For your convenience, all Reader’s Forum submissions are separated by the ## symbol.
In response to Feature Writer Steven Famiglietti – The Software Upgrade Mystery, Chris wrote:
I decided with retirement looming for my husband that we would take a look at Apple products when a store came to our town. We were immediately attracted with the accessibility features being there in the system working out of the box. We now have an IMac, each bought in 2011, an IPad bought in 2011, and a second IPad arrived last week. It was a bit unnerving to be woken with an IMessage being read as it was programmed into IMessage to our daughter’s IPhone saying ‘good morning’. My husband is much more prepared to forsake typing–which he finds hard–for a Voice than I would be, though.
In response to Feature Writer Steven Famiglietti – The Software Upgrade Mystery, David wrote:
I agree with this article. Prices of software are sky-high. For instance, I used a Braille translation software and now that I had to upgrade my computer, it crashed, I had no choice, I need a newer version that runs on 64-bit platforms. Cost $495.00. I just had very basic Braille translation needs. I am not sure I can afford this as I have had problems with Rehab closing my case though I fought it to the top levels of the agency. I also need a newer version of scanner software–just to read mail, I’d pay $150.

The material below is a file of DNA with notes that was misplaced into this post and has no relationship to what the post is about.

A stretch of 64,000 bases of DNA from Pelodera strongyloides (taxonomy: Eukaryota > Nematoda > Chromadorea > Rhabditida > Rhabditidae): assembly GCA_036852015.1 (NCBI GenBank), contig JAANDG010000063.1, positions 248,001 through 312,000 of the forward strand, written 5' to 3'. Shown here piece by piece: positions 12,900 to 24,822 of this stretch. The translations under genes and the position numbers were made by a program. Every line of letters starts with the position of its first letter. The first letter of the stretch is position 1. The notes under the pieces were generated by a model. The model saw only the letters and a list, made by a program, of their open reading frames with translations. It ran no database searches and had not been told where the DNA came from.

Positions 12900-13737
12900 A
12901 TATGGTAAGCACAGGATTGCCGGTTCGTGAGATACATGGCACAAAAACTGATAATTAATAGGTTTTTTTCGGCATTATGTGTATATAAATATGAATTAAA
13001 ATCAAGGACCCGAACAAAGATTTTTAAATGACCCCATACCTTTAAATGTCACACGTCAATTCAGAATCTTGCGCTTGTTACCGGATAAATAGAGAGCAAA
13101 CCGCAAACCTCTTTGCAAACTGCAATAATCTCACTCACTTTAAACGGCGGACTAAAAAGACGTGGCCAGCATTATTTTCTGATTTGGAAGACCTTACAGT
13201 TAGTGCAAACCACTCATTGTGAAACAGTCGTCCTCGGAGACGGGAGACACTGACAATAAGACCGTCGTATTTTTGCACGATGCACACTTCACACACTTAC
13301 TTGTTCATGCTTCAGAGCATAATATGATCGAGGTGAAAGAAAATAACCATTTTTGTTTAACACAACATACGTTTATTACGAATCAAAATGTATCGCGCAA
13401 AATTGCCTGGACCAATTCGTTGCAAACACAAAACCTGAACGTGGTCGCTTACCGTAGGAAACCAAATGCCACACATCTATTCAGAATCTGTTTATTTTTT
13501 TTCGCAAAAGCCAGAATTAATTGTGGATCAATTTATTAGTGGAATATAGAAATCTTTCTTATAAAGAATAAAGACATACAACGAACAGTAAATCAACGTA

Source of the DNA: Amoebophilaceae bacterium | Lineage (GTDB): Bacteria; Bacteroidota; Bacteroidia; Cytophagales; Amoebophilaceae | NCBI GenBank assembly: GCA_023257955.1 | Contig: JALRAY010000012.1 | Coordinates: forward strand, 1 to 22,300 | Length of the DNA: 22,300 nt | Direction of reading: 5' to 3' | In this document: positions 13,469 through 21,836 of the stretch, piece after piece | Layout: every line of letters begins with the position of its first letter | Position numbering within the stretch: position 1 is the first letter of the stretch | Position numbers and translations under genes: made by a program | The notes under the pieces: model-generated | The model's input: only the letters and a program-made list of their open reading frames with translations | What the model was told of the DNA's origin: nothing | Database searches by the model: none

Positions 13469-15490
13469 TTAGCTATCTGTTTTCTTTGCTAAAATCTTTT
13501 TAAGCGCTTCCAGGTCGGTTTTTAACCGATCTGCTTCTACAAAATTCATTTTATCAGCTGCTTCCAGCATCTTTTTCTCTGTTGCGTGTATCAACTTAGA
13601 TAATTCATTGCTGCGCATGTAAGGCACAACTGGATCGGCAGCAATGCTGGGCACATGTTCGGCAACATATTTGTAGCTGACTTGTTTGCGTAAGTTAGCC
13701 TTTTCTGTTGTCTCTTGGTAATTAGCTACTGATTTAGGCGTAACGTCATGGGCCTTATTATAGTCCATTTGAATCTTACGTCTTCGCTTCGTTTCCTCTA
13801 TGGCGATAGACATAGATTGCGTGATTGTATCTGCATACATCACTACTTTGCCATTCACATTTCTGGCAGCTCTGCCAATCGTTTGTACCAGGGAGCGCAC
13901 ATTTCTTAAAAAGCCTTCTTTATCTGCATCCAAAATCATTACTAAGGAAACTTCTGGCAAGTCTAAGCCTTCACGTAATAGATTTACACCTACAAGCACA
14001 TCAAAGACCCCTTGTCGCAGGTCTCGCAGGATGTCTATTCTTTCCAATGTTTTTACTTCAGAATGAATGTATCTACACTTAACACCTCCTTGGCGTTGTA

If all you want is basic levels of software, why can’t they have several versions of the upgrades and you can choose accordingly. Windows has a Home and Pro version. For the price of the speech software I use, its functionality is upsetting.
I need drivers for a Dvorak keyboard, none are forthcoming. I cannot understand why during emails, sentences disappear suddenly and the system says blank and words jump to the ends of sentences and spacing is crazy. My download directory says nothing has been selected or unselected, I have to guess. Other directories work fine. Customer service is an adventure and I get totally lost. I wish there were good answers.
I also bought a Braille display and six weeks later the prices on them came drastically down. Yipes!
In response to comments from Deanna in last week’s Reader’s Forum, Bob wrote:
I am writing in response to what Deanna, the agency employee described about PCA services. The agency I referred to in my column does not have its own care givers. In fact, if you hire your own care giver, and if he or she breaks something in your home, or if the worker’s child knocks over a lamp, you, the client, are liable for the damages; not the worker, not the child, not the agency. The agency I talked about offers guidance and support, but it neither employs nor has a list of its own workers. You, the client, have to be resourceful enough to be your own administrator.
In response to Feature Writer Karen Crowder – ITM: Coming to a Town or City Near You, David wrote:
That alternative transportation system sounds amazing. I wish we had something like that here to supplement our para-transit during the times it is not working. I know that a nearby city, Baton Rouge, has something called The Interfaith Caregivers–it’s a transportation system run by volunteers. Amazing.